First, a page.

page 50 note 1 The paper, published in Hermes, 1912, is reprinted in Reinhardt's Vermächtnis d Ant., pp. 114 ff.
page 50 note 2 F. Jacoby, F. Gr. H. iii A Komm. 31, promised a refutation of Reinhardt.
page 50 note 3 Cf. Eric A. Havelock, The Liberal Temper in Greek Politics, passim, and, on Anon. Iamblichi, Cole A. T. Jr., Harv. St. lxv (1961), 127 ff. With Democritus (68 B 144) on the original lack of surplus resources cf. Thuc. i. 2. 2. After all, Hesiod tells about the beneficiaries of Prometheus as well as about the Golden Age.
page 50 note 4 Cf. Varro, R.R. ii. 1. 3 and Censorin. 4. 2 ff. (with Spoerri 206: cf. 128); Nock , J.R.S. xlix (1959), 14 (ib. 5 on Diod. i. 1. 3).
page 50 note 5 He was able to mention it on a sheet of addenda inserted at the end of the book. Cf. now his remarks, Mus. Helv. xviii (1961), 63 ff. and Sandbach F. H., C.R., lxxv (1961), 36 ff.
page 51 note 1 γεννητοὺς in place of γενητοὺς has good manuscript authority (Cumont J. Bidez-F., Mages hellénisés, ii. 68) and may be right; cf. Plat. Tim. 40 d. The two adjectives were, however, perhaps now synonymous: so Ps.-Plut. in Diels, Dox. gr. 296. 24 has γενητοῖς of the Olympians in contrast with the Titans.
page 51 note 2 So Schwartz , Rh. M. xl (1885), 240 f.
page 51 note 3 It is hardly an accident that the ideas of Leon of Pella were associated with the fiction of a Letter of Alexander to Olympias. His scanty fragments do not say anything of celestial deities, but those of Euhemerus do. (Spoerri 190 insists rightly that Diod. vi. 1. 2 is not a quotation from E.: but Jacoby's arguments, P.–W. vi. 964, for the existence in E.'s scheme of a class of heavenly gods seem to me unshaken, and are reinforced by the facts about Uranopolis as presented by Tarn , Alexander, ii. 429 ff.)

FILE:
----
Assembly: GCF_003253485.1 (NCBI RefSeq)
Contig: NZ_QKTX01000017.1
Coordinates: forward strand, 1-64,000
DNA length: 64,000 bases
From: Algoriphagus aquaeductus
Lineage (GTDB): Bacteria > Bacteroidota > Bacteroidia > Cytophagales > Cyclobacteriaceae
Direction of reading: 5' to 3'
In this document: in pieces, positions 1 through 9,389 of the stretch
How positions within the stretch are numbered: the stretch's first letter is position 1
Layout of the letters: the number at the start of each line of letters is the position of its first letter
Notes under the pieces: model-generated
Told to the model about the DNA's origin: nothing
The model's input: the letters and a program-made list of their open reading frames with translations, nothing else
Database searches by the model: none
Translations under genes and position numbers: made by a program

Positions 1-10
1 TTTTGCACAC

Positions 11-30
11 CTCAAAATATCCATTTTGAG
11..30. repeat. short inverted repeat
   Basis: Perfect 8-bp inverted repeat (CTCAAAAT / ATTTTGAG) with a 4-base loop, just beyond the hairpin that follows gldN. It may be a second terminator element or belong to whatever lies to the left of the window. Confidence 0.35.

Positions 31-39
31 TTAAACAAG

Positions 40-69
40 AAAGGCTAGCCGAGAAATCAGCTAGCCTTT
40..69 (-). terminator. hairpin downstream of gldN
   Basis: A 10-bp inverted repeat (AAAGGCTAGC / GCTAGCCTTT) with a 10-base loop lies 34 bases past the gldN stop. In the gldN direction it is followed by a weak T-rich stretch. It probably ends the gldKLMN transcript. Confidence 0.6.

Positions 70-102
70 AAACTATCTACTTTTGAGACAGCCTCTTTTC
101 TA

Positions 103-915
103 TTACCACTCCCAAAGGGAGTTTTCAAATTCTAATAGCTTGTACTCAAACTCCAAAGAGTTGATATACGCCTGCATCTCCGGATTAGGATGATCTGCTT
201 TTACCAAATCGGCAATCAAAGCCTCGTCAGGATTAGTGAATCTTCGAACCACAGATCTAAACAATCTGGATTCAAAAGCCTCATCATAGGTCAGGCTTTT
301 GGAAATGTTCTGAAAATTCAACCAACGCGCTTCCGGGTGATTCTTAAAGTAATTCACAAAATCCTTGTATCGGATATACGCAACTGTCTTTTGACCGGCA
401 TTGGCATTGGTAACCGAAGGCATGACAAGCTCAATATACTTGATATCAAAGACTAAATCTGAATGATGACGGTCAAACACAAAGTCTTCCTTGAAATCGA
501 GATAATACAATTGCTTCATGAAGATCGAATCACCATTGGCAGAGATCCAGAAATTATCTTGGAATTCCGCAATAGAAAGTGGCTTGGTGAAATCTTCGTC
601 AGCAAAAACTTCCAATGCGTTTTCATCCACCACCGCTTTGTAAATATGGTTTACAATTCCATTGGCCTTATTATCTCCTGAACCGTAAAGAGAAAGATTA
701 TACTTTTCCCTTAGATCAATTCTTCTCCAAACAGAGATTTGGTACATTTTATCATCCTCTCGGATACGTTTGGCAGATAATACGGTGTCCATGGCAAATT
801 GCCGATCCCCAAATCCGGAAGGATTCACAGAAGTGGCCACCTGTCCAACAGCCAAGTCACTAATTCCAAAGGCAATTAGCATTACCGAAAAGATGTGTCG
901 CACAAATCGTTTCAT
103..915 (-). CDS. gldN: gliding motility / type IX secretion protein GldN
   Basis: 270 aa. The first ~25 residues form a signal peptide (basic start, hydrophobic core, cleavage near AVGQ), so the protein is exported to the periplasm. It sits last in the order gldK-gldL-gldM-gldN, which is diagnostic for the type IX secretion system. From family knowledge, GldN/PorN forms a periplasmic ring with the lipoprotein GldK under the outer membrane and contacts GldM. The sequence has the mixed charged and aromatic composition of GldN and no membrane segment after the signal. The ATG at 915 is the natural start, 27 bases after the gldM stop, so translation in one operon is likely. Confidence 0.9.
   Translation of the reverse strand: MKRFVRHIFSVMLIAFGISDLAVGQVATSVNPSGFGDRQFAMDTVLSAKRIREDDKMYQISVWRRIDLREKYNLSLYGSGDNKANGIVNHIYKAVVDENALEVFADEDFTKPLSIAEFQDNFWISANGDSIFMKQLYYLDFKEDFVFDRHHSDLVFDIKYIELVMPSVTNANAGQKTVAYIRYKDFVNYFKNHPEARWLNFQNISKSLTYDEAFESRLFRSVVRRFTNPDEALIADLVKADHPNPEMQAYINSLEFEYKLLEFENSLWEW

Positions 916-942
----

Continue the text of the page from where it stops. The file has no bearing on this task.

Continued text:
page 51 note 4 For pp. 170 ff., note Jessen's prehellenistic material for the idea of the sun as nourishing life (P.–W. viii. 61). The papyrus concerning Athena mentioned on p. 183, n. 24, has been restored by Adler M., Charisteria Rzach, pp. 5 ff, as a laudation of the Graeco-Egyptian Athena (Neith), quoting Hermes ‘the greatest of the gods’: it is akin to P. Oxy. 1381.
page 51 note 5 Spoerri may well be right in denying 55, n. 10) that sect. 10 can in itself be regarded as attesting that Hecataeus equated Osiris and Isis with sun and moon: Diogenes certainly borrowed his parade of authorities from some intermediary or intermediaries, On the proem cf. now Gigon O., Horizonte d. Humanitas, Freundesgabe W. Wili (1960), 37 ff.